Two more players pulled out of the Indian Wells tennis tournament on Sunday with a virus, prompting Palm Springs area health officials to issue a health warning.
French 14th seed Gael Monfils and American Vania King withdrew from their matches Sunday at the hardcourt tournament. They joined Magdalena Rybarikova, Philipp Kohlschreiber, Andreas Seppi and Bethanie Mattek-Sands, who have all complained of stomach problems.
King said her symptoms included vomiting and diarrhea.
"Just spent one of the worst nights of my life (gruesome details) fever, vomiting, diarrhea … all at the same time … caught a bug from someone," King said on her social networking site Twitter.
Palm Spring's area health officials said players and tennis fans have been getting sick but added it is not limited to the tennis event. They described it as an airborne illness and ruled out food poisoning, which many of the players thought initially might be what was making them sick.
"There is currently a Coachella Valley-wide virus which is resulting in symptoms of nausea and vomiting, fever, and subsequent diarrhea," the statement said. "It is self-limited and lasts between 24 and 48 hours. It is transmitted by air and direct contact and not passed via food.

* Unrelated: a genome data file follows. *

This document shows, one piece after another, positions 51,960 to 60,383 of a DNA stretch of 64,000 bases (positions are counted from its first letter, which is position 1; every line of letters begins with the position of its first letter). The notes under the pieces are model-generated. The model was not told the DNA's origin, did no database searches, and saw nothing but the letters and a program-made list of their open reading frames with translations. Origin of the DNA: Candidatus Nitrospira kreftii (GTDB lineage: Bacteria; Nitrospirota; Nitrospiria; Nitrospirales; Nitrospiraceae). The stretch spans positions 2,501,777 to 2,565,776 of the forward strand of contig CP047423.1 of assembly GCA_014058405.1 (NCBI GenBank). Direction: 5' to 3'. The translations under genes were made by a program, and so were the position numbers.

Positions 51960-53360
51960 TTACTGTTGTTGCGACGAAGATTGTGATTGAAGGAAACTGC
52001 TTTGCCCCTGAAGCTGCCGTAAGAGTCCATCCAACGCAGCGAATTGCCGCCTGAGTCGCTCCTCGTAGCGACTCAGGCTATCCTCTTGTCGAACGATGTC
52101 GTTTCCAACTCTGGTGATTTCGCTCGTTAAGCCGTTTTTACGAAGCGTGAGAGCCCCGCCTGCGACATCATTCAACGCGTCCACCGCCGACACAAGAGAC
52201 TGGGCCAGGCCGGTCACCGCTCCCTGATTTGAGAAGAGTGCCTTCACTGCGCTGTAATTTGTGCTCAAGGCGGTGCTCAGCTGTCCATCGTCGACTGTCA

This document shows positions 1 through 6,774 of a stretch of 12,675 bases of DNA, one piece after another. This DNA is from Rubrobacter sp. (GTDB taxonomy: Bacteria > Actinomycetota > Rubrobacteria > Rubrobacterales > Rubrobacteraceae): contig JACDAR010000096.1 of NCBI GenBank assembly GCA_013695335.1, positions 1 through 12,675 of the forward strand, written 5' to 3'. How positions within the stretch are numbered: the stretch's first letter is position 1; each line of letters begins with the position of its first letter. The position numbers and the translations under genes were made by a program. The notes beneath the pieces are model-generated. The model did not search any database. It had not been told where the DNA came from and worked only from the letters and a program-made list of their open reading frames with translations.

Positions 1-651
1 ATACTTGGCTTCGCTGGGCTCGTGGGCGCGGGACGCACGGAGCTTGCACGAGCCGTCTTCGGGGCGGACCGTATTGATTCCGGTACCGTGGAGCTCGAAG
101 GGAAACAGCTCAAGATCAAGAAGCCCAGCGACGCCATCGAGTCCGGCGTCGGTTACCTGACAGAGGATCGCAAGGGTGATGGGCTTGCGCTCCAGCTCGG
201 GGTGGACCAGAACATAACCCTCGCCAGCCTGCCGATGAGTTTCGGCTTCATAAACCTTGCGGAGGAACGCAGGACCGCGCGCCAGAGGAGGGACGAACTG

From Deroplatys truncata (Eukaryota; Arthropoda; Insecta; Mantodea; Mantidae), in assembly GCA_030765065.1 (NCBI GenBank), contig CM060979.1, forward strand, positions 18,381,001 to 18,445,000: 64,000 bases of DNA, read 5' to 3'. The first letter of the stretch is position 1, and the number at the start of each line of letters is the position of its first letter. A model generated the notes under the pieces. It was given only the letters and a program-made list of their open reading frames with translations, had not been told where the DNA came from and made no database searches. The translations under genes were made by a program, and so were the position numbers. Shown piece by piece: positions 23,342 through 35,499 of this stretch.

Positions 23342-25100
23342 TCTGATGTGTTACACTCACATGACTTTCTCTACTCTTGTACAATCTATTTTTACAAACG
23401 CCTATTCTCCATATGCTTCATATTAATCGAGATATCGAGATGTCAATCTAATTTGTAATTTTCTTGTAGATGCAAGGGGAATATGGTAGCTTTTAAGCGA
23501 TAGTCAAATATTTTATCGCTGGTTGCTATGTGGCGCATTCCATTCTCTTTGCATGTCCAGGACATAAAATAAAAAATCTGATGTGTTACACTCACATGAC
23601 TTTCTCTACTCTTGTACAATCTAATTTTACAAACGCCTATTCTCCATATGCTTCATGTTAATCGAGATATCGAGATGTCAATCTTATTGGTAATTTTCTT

"Emergency Departments across the valley have seen an increase in patients with these symptoms. At Eisenhower Medical Center, which provides medical support for the BNP Paribas Open, we have seen increases in overall visits to the emergency department by about 15 percent over the past week. We have seen fans and players at the tournament experience these symptoms as well."
King's exit meant that her opponent Angelique Kerber of Germany moved onto the next round.
Monfils was replaced in the men's draw by German lucky loser Bjorn Phau.
American Mattek-Sands did not pull out and opted to continue in doubles and won her latest match with partner Jarmila Gajdosova.
"Food poisoning last night
not fun… I'll just have to keep one of those airplane bags close by today in Dubs!!," Mattek-Sands wrote on Twitter.